NHL's Lightning motivated to complete unfinished business
(AP Photo/Chris O'Meara, File)
By FRED GOODALL
AP Sports Writer
TAMPA, Fla. (AP) A cloud of disappointment lingers over the Tampa Bay Lightning with no signs of dissipating.
Last season's Presidents' Trophy winners were swept in the first round of the NHL playoffs, and captain Steven Stamkos says there are no words to adequately describe what a longer than anticipated summer has been for a team that matched the league record for regular season victories before collapsing at the most important time of the year.
"It was a tough feeling for a lot of us who had aspirations of much bigger things. ... But it's a time for everyone to reflect, get stronger, get that fire back and come (back) with a different perspective and a new attitude," said Stamkos, who is entering his 12th season.
"We could sit there and pout in a corner but it's not going to change anything that happened last year," the six-time All-Star added. "I'm hoping guys come in with that extra motivation and a little chip on their shoulder because I know I will."
If there's any consolation, the 1995-96 Detroit Red Wings, who also won 62 games before falling short of winning the championship, rebounded the following season to win the Stanley Cup.
It'll take a similar response from the Lightning to erase the pain of being swept from the postseason by the Columbus Blue Jackets last spring.
They certainly have the talent to do it, beginning with Stamkos, reigning league MVP and leading scorer Nikita Kucherov, Vezina Trophy winner Andrei Vasilevskiy, and Brayden Point, who signed a new three-year contract worth an average of $6.75 million per season on Monday.
"Last year was a very successful year in terms of wins in the regular season and in terms of a lot of individuals having tremendous years and being recognized for that. It's great and deserving for sure but the goal here is to win a championship," Stamkos said.
"But in saying that you can't get ahead of yourself. We need to, if anything, take a step back and realize the opportunity we have with the amount of talent we have on this team," Stamkos added. "It really is the toughest trophy to win in sports, and we need realize how tough that is and not just expect it."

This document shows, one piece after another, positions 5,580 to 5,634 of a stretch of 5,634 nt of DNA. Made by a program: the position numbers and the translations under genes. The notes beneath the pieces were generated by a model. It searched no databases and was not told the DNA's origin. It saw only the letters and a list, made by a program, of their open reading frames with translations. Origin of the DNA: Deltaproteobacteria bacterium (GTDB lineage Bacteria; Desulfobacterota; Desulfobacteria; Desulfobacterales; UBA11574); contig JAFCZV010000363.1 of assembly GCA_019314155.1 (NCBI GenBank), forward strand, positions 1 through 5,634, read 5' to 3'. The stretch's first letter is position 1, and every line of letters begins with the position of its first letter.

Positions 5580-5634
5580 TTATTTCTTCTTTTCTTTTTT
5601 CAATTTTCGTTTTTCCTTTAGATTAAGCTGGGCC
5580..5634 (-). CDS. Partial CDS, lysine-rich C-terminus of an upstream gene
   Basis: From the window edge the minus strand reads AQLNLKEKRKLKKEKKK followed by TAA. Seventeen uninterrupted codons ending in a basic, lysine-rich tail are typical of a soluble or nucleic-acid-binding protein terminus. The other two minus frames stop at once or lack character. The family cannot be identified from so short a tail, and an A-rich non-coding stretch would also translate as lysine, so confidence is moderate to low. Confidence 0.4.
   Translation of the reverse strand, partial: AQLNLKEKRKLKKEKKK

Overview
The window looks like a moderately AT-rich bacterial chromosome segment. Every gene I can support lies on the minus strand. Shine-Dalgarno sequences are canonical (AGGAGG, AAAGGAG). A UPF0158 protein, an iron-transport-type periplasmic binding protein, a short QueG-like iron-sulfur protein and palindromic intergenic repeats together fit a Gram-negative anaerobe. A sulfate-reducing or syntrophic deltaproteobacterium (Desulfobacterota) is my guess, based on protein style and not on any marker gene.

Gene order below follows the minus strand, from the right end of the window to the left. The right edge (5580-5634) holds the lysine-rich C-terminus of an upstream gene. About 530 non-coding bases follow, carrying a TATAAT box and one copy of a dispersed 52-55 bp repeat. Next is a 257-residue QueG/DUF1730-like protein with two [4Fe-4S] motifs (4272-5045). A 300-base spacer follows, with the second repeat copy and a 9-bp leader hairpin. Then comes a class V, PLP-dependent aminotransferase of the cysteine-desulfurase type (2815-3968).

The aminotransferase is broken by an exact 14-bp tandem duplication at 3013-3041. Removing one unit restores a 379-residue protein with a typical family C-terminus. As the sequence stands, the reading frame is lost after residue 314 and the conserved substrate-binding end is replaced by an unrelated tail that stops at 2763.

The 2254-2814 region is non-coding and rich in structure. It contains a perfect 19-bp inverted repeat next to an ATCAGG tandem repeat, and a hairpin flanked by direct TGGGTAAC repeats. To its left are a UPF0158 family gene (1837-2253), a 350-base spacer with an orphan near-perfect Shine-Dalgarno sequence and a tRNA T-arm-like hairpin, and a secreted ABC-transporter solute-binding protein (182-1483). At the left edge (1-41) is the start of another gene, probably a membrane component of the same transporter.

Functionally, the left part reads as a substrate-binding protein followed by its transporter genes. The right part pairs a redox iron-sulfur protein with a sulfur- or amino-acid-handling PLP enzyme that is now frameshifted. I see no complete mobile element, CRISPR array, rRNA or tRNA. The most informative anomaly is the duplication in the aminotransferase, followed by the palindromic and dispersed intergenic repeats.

Despite last season's record-breaking success, general manager Julien BriseBois didn't stand pat in the months following the playoff collapse, adding veteran defenseman Kevin Shattenkirk, backup goalie Curtis McElhinney and forward Pat Maroon to an already deep and talented roster.
Maroon helped the St. Louis Blues win their first Stanley Cup title.
"It's not easy to win a Stanley Cup, as we've learned and I've learned in my career," defenseman Ryan McDonagh said. "So to bring a guy in who's done it, and done it so recently, he understands the ups and downs that go on throughout the season and when your back is against the wall, how you come out of that and overcome those things. ... Hopefully, he can shed some light on what works and help push us in the right direction."
Once again, scoring doesn't figure to be an issue. Kucherov led the NHL with 128 points en route to capturing the Hart Trophy last season. Stamkos and Point had 40-plus goals, too, finishing with 98 and 92 points, respectively. Throw in Tyler Johnson and the Lightning have firepower to burn. The defense, led by 2018 Norris Trophy winner Victor Hedman and McDonagh, is solid as well. Vasilevskiy was 39-10-4 with a .925 save percentage and 2.40 goals against average. He'll be backed up by McElhinney, who signed as a free agent after spending last season with the Carolina Hurricanes.
It's Stanley Cup or bust after last season's playoff collapse.
Despite a talent-laden roster, It will be difficult duplicate last year's regular-season success. And even if the Lightning does claim another Presidents' Trophy, it will mean little unless they not only can get back to the Stanley Cup Final for the first time since 2015 - but win it all.
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Updated September 23, 2019